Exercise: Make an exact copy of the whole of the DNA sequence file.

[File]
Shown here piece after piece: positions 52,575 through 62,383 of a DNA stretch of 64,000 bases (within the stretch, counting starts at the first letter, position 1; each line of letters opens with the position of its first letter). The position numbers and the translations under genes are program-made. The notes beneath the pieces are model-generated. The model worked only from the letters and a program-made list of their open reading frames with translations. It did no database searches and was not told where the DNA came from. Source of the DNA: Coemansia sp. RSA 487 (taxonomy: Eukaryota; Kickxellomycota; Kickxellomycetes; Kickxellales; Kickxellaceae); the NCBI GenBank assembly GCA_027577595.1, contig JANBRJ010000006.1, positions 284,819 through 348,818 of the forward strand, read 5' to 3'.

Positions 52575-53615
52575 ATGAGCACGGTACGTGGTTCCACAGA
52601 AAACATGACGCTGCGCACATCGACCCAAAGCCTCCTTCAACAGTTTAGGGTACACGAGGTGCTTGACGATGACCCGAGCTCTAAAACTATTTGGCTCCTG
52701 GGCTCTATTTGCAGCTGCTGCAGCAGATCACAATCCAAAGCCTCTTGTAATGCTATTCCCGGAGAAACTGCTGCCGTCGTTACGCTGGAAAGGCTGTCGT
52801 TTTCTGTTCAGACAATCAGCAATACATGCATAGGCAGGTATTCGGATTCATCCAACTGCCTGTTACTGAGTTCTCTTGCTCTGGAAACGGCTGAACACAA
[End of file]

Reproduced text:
Shown here piece after piece: positions 52,575 through 62,383 of a DNA stretch of 64,000 bases (within the stretch, counting starts at the first letter, position 1; each line of letters opens with the position of its first letter). The position numbers and the translations under genes are program-made. The notes beneath the pieces are model-generated. The model worked only from the letters and a program-made list of their open reading frames with translations. It did no database searches and was not told where the DNA came from. Source of the DNA: Coemansia sp. RSA 487 (taxonomy: Eukaryota; Kickxellomycota; Kickxellomycetes; Kickxellales; Kickxellaceae); the NCBI GenBank assembly GCA_027577595.1, contig JANBRJ010000006.1, positions 284,819 through 348,818 of the forward strand, read 5' to 3'.

Positions 52575-53615
52575 ATGAGCACGGTACGTGGTTCCACAGA
52601 AAACATGACGCTGCGCACATCGACCCAAAGCCTCCTTCAACAGTTTAGGGTACACGAGGTGCTTGACGATGACCCGAGCTCTAAAACTATTTGGCTCCTG
52701 GGCTCTATTTGCAGCTGCTGCAGCAGATCACAATCCAAAGCCTCTTGTAATGCTATTCCCGGAGAAACTGCTGCCGTCGTTACGCTGGAAAGGCTGTCGT
52801 TTTCTGTTCAGACAATCAGCAATACATGCATAGGCAGGTATTCGGATTCATCCAACTGCCTGTTACTGAGTTCTCTTGCTCTGGAAACGGCTGAACACAA